Effect of Box-Cox Transformation on Power of Haseman-Elston and Maximum-Likelihood Variance Components Tests to Detect Quantitative Trait LociEtzel C.J.a · Shete S.a · Beasley T.M.b · Fernandez J.R.b,c,d · Allison D.B.b,c,d · Amos C.I.a
aDepartment of Epidemiology, University of Texas, M.D. Anderson Cancer Center, Houston, Tex.; bDepartment of Biostatistics, Section on Statistical Genetics, cDepartment of Nutrition Sciences, Division of Physiology and Metabolism, and Clinical Nutrition Research Center, University of Alabama at Birmingham, Birmingham, Ala., USA
Non-normality of the phenotypic distribution can affect power to detect quantitative trait loci in sib pair studies. Previously, we observed that Winsorizing the sib pair phenotypes increased the power of quantitative trait locus (QTL) detection for both Haseman-Elston (HE) least-squares tests [Hum Hered 2002;53:59–67] and maximum likelihood-based variance components (MLVC) analysis [Behav Genet (in press)]. Winsorizing the phenotypes led to a slight increase in type 1 error in H-E tests and a slight decrease in type I error for MLVC analysis. Herein, we considered transforming the sib pair phenotypes using the Box-Cox family of transformations. Data were simulated for normal and non-normal (skewed and kurtic) distributions. Phenotypic values were replaced by Box-Cox transformed values. Twenty thousand replications were performed for three H-E tests of linkage and the likelihood ratio test (LRT), the Wald test and other robust versions based on the MLVC method. We calculated the relative nominal inflation rate as the ratio of observed empirical type 1 error divided by the set α level (5, 1 and 0.1% α levels). MLVC tests applied to non-normal data had inflated type I errors (rate ratio greater than 1.0), which were controlled best by Box-Cox transformation and to a lesser degree by Winsorizing. For example, for non-transformed, skewed phenotypes (derived from a =χ2 distribution with 2 degrees of freedom), the rates of empirical type 1 error with respect to set α level = 0.01 were 0.80, 4.35 and 7.33 for the original H-E test, LRT and Wald test, respectively. For the same α level = 0.01, these rates were 1.12, 3.095 and 4.088 after Winsorizing and 0.723, 1.195 and 1.905 after Box-Cox transformation. Winsorizing reduced inflated error rates for the leptokurtic distribution (derived from a Laplace distribution with mean 0 and variance 8). Further, power (adjusted for empirical type 1 error) at the 0.01 α level ranged from 4.7 to 17.3% across all tests using the non-transformed, skewed phenotypes, from 7.5 to 20.1% after Winsorizing and from 12.6 to 33.2% after Box-Cox transformation. Likewise, power (adjusted for empirical type 1 error) using leptokurtic phenotypes at the 0.01 α level ranged from 4.4 to 12.5% across all tests with no transformation, from 7 to 19.2% after Winsorizing and from 4.5 to 13.8% after Box-Cox transformation. Thus the Box-Cox transformation apparently provided the best type 1 error control and maximal power among the procedures we considered for analyzing a non-normal, skewed distribution (=χ2) while Winzorizing worked best for the non-normal, kurtic distribution (Laplace). We repeated the same simulations using a larger sample size (200 sib pairs) and found similar results.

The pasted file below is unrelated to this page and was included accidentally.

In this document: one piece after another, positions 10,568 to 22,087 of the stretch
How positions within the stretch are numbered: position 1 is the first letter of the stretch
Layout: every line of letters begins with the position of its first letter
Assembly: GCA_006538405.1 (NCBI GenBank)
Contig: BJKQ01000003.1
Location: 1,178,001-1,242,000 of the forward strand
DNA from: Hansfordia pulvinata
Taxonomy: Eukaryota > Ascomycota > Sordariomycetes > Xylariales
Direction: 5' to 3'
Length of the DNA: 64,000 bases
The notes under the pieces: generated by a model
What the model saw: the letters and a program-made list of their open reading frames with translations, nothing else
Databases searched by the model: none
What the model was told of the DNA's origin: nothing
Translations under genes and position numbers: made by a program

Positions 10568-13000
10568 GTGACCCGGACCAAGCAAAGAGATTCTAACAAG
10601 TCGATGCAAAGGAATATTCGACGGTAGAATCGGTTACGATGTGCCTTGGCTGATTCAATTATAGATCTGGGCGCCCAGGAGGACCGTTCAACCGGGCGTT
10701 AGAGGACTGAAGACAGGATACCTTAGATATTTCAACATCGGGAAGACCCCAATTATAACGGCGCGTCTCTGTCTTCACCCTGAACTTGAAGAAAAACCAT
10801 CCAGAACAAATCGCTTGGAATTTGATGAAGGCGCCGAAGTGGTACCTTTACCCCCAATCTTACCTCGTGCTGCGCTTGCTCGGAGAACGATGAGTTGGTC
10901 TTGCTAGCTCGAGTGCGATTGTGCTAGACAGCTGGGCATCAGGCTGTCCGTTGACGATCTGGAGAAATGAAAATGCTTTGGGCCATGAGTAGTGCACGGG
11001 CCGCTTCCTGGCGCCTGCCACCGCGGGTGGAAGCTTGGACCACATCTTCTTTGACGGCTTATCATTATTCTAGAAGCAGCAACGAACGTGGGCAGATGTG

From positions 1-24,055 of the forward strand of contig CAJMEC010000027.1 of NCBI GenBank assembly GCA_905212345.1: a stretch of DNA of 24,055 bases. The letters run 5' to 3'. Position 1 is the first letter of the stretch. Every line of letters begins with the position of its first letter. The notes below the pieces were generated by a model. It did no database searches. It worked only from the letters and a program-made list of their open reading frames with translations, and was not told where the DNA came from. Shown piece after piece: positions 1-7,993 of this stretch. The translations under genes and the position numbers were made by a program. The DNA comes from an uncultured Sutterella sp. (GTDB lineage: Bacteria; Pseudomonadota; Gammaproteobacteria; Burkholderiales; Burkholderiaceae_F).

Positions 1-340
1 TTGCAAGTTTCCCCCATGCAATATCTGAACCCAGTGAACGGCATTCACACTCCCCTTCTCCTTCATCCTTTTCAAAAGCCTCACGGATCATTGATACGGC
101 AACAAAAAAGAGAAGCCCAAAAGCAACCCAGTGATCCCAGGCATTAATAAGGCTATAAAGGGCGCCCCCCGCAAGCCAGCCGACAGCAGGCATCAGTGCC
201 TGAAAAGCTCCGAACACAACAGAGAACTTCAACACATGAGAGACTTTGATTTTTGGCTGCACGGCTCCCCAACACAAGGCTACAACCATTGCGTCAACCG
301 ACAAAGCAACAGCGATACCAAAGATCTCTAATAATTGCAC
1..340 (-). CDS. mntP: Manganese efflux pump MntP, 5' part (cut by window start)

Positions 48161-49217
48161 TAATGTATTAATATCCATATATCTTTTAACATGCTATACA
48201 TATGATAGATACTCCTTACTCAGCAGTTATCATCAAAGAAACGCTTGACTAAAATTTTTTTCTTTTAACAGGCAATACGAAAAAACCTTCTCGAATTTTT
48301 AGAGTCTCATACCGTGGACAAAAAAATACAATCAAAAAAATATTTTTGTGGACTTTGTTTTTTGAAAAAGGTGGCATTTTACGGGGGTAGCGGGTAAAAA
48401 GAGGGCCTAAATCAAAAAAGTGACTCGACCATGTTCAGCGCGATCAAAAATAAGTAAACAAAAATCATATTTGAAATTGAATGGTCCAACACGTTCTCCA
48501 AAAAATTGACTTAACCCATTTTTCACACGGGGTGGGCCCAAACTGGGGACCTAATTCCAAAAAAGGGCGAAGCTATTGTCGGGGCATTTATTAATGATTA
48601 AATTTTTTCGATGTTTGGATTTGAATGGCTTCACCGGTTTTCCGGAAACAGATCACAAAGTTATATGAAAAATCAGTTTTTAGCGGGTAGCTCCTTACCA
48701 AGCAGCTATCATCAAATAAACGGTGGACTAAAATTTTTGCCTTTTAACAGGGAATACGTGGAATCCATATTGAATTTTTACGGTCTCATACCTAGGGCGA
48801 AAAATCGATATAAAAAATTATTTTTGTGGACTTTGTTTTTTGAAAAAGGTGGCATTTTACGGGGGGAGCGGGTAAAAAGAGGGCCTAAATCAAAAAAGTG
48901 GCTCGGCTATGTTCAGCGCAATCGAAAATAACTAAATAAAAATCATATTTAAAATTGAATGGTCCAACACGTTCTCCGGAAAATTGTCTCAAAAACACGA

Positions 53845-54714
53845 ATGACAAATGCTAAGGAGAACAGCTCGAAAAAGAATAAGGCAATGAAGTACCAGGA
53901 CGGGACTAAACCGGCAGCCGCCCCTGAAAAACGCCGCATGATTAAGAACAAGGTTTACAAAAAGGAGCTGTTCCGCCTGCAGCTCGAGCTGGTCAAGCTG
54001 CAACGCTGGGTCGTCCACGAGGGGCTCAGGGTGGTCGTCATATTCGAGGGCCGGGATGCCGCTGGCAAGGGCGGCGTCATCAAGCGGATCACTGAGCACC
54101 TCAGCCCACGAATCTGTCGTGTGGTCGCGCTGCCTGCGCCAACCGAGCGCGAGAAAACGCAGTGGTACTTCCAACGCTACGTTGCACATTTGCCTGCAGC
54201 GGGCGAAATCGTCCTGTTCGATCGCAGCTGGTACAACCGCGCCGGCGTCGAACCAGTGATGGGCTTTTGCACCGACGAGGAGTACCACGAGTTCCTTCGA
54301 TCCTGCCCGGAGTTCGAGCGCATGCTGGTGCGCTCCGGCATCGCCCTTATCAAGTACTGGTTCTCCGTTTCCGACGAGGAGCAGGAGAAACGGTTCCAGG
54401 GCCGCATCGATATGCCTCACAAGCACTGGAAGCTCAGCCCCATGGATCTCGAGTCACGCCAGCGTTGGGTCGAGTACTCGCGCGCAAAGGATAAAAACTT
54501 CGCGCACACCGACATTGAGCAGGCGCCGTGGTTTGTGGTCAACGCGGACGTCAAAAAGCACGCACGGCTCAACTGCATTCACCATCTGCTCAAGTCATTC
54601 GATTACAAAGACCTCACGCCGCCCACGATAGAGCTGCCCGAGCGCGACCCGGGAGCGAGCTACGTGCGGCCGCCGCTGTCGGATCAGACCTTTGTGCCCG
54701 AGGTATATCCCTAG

Copyright © 2003 S. Karger AG, Basel
Department of Epidemiology, University of Texas
M.D. Anderson Cancer Center
1515 Holcombe Blvd, Box 189, Houston, TX 77030 (USA)
Number of Print Pages : 9
Number of Figures : 0, Number of Tables : 3, Number of References : 34
Human Heredity (International Journal of Human and Medical Genetics)
Founded 1950 as Acta Genetica et Statistica Medica by Gunnar Dahlberg; Continued by M. Hauge (1965–1983)
Vol. 55, No. 2-3, Year 2003 (Cover Date: Released August 2003)
Journal Editor: J. Ott, New York, N.Y.
ISSN: 0001–5652 (print), 1423–0062 (Online)
For additional information: http://www.karger.ch/journals/hhe